In order to open a bank account in Belize, you need a financial reference letter, a professional reference letter, and a recent copy of a utility bill. With that, and after completing the application, you can open a bank account.
A professional reference letter is a letter written by a friend, colleague, or associate who is in business; a professional person such as a realtor, an attorney, your broker, a doctor, or a friend who owns a company. The letter should be written on letterhead, state that the person writing the letter has known you for more that two years, and that they know you to be of good character, etc. The letter must be the original and contain the contact information of the one writing it. The person writing the reference letter will usually be from your own jurisdiction.
A lot of people in Belize would like to establish an International Bank Account. Here at Caye Bank you can hold an International account in five different currencies. Being a compliant bank, with an International Bank account from Caye Bank, you could move money from the US and keep it on an international platform, from which you could filter your money into the domestic / Belize banking system as you need it, for example, to pay bills in Belize dollars. When you open an International Bank Account, you are keeping your money very separate from the general Belize dollar banking system. This can be preferable for lots of reasons.
In contrast to an International Bank Account, with a domestic Belize dollar account I believe there are certain restrictions in getting the money out of your account. For example, for anything over US $10,000, you have to get an approval, and wire transferring large amounts out of your account to a different country for an investment can sometimes take up to 90 days after getting approval to send it out. This is in contrast to if your account were on an international platform (of which there are five International Banks here in Belize), you would send a wire request to send money where you want it to go, and it would go that day.
As an example, and to put it in real terms, here’s what I did. When I made the decision I was going to move to Belize four and a half years ago, I rented out my property back at home and decided “I'm going to do this, but I don't know whether it's going work out for me,” so I needed to make sure I ”covered my bets,” or "hedged my bets," as we say in England.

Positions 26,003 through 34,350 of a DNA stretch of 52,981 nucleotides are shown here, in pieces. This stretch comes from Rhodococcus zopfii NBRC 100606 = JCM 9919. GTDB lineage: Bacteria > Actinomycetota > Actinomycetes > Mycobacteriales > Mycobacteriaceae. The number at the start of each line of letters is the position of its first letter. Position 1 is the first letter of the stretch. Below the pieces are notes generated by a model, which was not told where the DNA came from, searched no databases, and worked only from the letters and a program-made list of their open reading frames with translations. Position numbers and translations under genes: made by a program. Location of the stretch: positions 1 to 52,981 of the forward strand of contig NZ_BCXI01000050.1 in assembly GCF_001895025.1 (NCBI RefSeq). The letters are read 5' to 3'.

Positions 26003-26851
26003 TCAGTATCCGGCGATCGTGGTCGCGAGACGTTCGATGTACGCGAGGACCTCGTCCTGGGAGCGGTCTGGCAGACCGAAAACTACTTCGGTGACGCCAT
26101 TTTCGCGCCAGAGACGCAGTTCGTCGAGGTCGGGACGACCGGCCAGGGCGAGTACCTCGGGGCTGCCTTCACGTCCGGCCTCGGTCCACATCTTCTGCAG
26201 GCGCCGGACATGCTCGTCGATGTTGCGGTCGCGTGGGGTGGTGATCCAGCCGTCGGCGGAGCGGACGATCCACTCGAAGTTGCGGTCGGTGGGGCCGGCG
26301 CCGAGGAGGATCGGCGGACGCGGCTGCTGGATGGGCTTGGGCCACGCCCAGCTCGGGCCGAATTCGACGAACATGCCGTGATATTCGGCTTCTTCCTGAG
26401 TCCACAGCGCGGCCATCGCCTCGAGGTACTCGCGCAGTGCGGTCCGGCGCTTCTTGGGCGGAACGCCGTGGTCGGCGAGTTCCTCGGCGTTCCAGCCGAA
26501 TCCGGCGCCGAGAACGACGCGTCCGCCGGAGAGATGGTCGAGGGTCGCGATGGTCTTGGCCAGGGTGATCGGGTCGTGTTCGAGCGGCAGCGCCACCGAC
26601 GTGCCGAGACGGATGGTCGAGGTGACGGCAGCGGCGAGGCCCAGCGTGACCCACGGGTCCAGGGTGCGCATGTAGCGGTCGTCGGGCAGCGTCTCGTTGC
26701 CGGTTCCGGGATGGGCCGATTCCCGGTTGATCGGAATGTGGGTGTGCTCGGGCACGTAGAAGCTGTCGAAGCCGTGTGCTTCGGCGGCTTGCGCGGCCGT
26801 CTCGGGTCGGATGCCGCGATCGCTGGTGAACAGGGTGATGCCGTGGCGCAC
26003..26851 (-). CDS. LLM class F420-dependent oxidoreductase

So I rented out my properties in the UK, and had everything running through my UK accounts. I had my UK ATM card that I could use over here in Belize as Visa debit card, which meant that I was still using my usual accounts over in England. Doing it that way, however, was not cost effective, because the exchange rate and fees on the card were pretty high. So, after I established myself here, I went about finding a way to more cost effectively get money here to Belize that I could use to pay bills, make local payments, those sorts of things. To do that, I moved a large amount of money into an International Bank Account whilst I established myself, found a place to live, etc., enabling me to get the utility bill I needed in order to set up a local domestic Belize dollar account in my personal name. So, for the first few months (before I could open a domestic Belize dollar account), I just filtered money from my international account and then, with my Belize dollar account to pay all my local bills was established, I moved chunks of money as I needed it to live into that account.
By opening up an International Bank Account first before opening a domestic Belize dollar account, if I would have changed my mind when I just had the domestic Belize dollar account, and said, "You know what, Belize isn't for me, I don't like running around on golf carts here on the island of Ambergris Caye, I don't like looking out to that awful, awful Caribbean Sea (which is absolutely divine),” if I decided it wasn't for me, I could just pack a bag, get on a plane, send a request for my International Bank Account to send the money back to England. If I had opened up a Belize bank account, and put all my money in Belizean dollars and then decided to leave Belize, it would take a while to get my money back. I've never had large amounts of money in a Belize dollar account for that very reason. Belize is one of the safest financial jurisdiction in the world, so it's absolutely not the financial climate that I am worried about; it just the laws sometimes locally are a little different.